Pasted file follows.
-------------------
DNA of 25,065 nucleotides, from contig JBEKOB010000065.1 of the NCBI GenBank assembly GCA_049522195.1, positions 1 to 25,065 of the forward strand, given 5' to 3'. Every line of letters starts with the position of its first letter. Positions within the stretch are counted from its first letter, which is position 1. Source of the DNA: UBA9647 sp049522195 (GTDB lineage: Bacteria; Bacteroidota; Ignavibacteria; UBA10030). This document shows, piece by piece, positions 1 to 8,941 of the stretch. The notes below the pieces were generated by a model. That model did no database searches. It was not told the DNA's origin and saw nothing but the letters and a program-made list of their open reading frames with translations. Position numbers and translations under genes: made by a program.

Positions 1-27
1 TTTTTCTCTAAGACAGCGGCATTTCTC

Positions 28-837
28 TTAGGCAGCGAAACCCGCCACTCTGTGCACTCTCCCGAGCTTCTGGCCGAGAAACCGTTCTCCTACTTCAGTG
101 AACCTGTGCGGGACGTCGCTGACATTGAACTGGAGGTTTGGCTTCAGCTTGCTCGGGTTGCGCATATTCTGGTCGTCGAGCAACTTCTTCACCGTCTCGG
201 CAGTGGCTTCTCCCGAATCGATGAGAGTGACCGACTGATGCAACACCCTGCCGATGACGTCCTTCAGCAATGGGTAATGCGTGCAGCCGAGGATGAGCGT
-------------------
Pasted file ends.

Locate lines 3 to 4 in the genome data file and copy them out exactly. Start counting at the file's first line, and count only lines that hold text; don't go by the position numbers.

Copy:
1 TTTTTCTCTAAGACAGCGGCATTTCTC

Positions 28-837